A friend of mine – karen – is one of the most book-oriented people I know. She has a massive book collection, is thoroughly well-read, and is also a big advocate of comic books and graphic novels. As such, she has long been going to KinoKuniya and advocating that others do the same.
It’s her passion for the store that was largely responsible for my signing up for one of their loyalty cards: you pay $15 for the year, and get 10% off purchases. It’s not hard to do the maths – this means that it’s people who are looking to spend over $150 in a calendar year with the store. As such, you would think that it would be in the store’s best interest to keep these customers happy.
I was surprised, then, to read a few tweets from her that said she’d had a problem with them. It seems that she had gone to the store, made a purchase, and then showed her card a little late in the payment process. As a result, she was told that she would have to pay full price.
Understandably annoyed about this, she turned to twitter.
# Dear @KinokuniyaAust, even tho I spent c$70 in yr store 2day, yr cashier refused to let me use my loyalty card because I showed it late.
# Then I asked if she would reverse the transaction. She refused & said it was against @KinokuniyaAust store policy.
# Which begs the qu, if it’s @KinokuniyaAust store policy, why did she not ask for my loyalty card at the beginning of the transaction?
# My @KinokuniyaAust 10% off loyalty card costs about $15/year, which means I must spend c$150/year (before discount) to make it worthwhile.
# Now, @KinokuniyaAust I love yr store. It’s my fav bkstore in the whole of Syd. I went to you to by 4xPhonogram Vol 2 because I love yr store
# I could have gone to Book Depository who would have charged me $14.86×4=$59.44 incl shipping, which is $13 cheaper than @KinokuniyaAust.
# Book Depository is also $5.80 cheaper than the @KinokuniyaAust loyalty discount & they would have saved me a 1hr trip into the city.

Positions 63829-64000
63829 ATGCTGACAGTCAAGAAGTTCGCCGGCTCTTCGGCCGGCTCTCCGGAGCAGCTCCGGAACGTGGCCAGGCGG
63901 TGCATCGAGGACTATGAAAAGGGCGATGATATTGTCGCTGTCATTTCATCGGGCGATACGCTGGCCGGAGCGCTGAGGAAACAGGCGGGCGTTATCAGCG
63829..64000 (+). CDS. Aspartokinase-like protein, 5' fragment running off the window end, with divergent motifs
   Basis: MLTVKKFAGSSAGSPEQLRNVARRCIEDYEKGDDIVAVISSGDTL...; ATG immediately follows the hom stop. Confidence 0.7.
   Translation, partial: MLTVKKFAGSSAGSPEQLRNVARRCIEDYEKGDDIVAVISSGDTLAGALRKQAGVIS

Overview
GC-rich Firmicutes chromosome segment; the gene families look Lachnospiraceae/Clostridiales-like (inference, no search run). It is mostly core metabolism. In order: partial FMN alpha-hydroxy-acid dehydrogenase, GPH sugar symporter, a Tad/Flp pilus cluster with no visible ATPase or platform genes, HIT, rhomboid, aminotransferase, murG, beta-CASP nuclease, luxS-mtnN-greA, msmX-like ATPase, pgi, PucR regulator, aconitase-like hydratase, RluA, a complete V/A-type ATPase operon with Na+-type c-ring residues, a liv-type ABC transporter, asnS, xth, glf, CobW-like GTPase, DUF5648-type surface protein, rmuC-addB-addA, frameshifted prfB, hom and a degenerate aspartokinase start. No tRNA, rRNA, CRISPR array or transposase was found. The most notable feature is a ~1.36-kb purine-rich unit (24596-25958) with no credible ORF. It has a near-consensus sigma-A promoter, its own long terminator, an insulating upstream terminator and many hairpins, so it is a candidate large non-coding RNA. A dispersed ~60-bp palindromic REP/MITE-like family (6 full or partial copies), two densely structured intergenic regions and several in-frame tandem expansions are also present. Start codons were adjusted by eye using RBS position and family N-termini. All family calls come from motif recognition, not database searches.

# So I ask you @KinokuniyaAust, where is the love for your customers? I show you loyalty & what do you give me? Why should I shop w you again?
To their credit, they responded relatively quickly, but crucially, they sought to explain why their policy was correct, not try and solve the problem.
# @kbeilz we can’t reverse transactions on our registers because the bank server crashes each time meaning we can’t sell anything for 10 mins
# @kbeilz terms and conditions r printed on the card – sorry if we couldn’t be of more assistance this time
# @kbeilz we could ask every customer if they have a Kinokuniya card at the begining but people have complained that we are like macdonalds
Surely this whole problem could go away if there was an offer of store credit, even for the original, missed discount? After all, we’re only talking about $7! Instead, they’ve made the decision to explain why they were right.
The responses go on, arguing the policy, and even making what would seem to be vaild customer service suggestions. Is it really worth defending a bank that won’t allow transactions to be reversed? Are there other ways to remind the loyalty card customers that they need to present your card? Is it worth keeping your loyalty program quiet for the sake of unverifiable customer complaints being made?
# My @KinokuniyaAust card says “Card must be shown”. Well, my card was SHOWN.
# In addition, my @KinokuniyaAust card does NOT say that if the card is not shown BEFORE the end of transaction, it can’t be reversed.
# If yr bank is impeding the quality of yr customer service, it’s clearly time to change, @KinokuniyaAust.
# And if you don’t ask if ppl have a @KinokuniyaAust loyalty card, how are you going to build a loyal customer base?!
# As it is, @KinokuniyaAust, your responses have been far from satisfactory. I’m sorry but you’ve lost my loyalty. I won’t buy from you again.
By adhering to their existing policies, instead of taking care of a customer who has already spent their own money on a loyalty program, they lose a customer, and have the entire exchange in public.
I think this situation could still be remedied: if the store reaches out using these channels, this could be turned around into a positive story. From what I’ve seen so far, this seems unlikely.
A store that prefers to publicly defend its anti-customer policies instead of seek to use social media tools to create positive experiences for customers is wasting its time having a twitter presence, in my opinion.
There may yet be a happy ending to the story.
# Apology included acknowledgement of poor customer service + goodwill offer of @KinokuniyaAust gift vouchers & refund of loyalty discount.
Looks like they’ve taken some positive steps toward repairing the relationship. The next step, of course, would be to make the apology as public as the initial response, but time will tell how they proceed.